Constantinos Doxiadis was a Greek architect who played a crucial role in the rebuilding of the city of Skopje in 1963 following a devastating earthquake which destroyed 80 percent of the city’s infrastructure, greekreporter.com notes in the following article:
At that time, Skopje was part of the nation of Yugoslavia.
Doxiadis, along with the Japanese architectural office of Kenzo Tange, was responsible for reconstructing almost the entire city center of Skopje, designing buildings which were outstanding examples of the architectural movements of Brutalism and Metabolism.
Unfortunately, these buildings have suffered from decades of neglect. Added to this was a misplaced effort to minimize their architectural significance, in accordance with an official government policy between 2006 and 2014 to create a neo-classical profile — a profile which Skopje never had.
The Brutalist movement, popular from the 1950’s through the 1970’s, heralded function over form, and was in direct opposition to the architecture of past centuries which included decorative elements. Brutalist buildings most often were exceptionally plain in appearance, with reinforced concrete as their principal building material.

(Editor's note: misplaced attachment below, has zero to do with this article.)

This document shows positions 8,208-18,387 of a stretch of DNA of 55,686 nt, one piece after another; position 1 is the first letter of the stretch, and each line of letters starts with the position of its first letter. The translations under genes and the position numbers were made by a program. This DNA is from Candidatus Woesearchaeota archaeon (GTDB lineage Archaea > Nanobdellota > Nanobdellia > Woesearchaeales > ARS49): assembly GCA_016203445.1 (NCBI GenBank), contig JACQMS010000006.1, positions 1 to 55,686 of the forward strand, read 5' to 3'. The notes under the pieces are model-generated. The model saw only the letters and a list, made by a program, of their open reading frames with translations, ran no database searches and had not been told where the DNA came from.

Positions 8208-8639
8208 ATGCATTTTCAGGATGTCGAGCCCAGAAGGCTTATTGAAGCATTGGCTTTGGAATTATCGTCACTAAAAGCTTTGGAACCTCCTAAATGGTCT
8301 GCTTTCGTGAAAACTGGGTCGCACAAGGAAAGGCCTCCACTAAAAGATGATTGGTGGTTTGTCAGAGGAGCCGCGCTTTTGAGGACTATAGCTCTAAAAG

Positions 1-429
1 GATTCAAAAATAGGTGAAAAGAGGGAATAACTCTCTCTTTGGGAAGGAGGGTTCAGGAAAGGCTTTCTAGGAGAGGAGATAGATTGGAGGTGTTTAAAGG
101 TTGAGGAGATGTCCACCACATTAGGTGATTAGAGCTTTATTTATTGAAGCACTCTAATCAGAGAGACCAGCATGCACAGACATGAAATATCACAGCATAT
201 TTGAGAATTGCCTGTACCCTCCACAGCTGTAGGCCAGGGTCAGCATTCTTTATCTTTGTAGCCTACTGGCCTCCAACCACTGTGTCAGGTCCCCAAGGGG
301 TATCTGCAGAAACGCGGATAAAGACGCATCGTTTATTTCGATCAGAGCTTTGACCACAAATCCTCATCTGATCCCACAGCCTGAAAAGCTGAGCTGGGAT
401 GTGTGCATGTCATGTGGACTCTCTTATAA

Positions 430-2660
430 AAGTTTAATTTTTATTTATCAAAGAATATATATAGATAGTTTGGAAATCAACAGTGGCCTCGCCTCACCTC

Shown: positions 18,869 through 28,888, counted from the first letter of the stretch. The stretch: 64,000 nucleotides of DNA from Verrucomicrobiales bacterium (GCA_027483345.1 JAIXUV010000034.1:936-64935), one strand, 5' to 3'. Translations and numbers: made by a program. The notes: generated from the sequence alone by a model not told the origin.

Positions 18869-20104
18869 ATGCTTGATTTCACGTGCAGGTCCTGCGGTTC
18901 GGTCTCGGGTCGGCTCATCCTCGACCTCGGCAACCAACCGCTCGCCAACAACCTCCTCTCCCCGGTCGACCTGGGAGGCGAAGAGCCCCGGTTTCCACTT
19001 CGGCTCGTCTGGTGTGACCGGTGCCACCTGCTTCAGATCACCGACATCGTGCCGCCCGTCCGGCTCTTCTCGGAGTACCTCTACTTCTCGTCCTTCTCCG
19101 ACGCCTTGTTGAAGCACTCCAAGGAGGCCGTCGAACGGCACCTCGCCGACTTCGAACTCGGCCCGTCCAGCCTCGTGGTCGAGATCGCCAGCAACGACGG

When later architects and city planners attempted to soften the look of Brutalist buildings, ornamenting them with Classical or other architectural details, the resulting hybrid buildings often satisfied no one.
The vast architectural effort to rebuild Skopje will now be presented to an Athenian audience in a wide-ranging photographic exhibit which not only shows the construction of the bold, modern buildings of the time but also how they were unfortunately altered during the ensuing years.
The exhibit, titled ”Future Under Construction: Doxiadis in Skopje” shows the horrific destruction which occurred during the earthquake as well as details of Doxiadis’ plans and strategies to rebuild the entire city.
In addition to viewing the contributions made by the Greek architect, the public will have the opportunity to see work by the Japanese office of Tange, as well as the many individual contributions made by several Yugoslav architects at the time.
The exhibit opened on Monday, December 17 at the at the Benaki Museum and it will last until February 17, 2019. It is presented under the auspices of the Greek Institute of Architecture, the Museum of the City of Skopje and the Benaki Museum.
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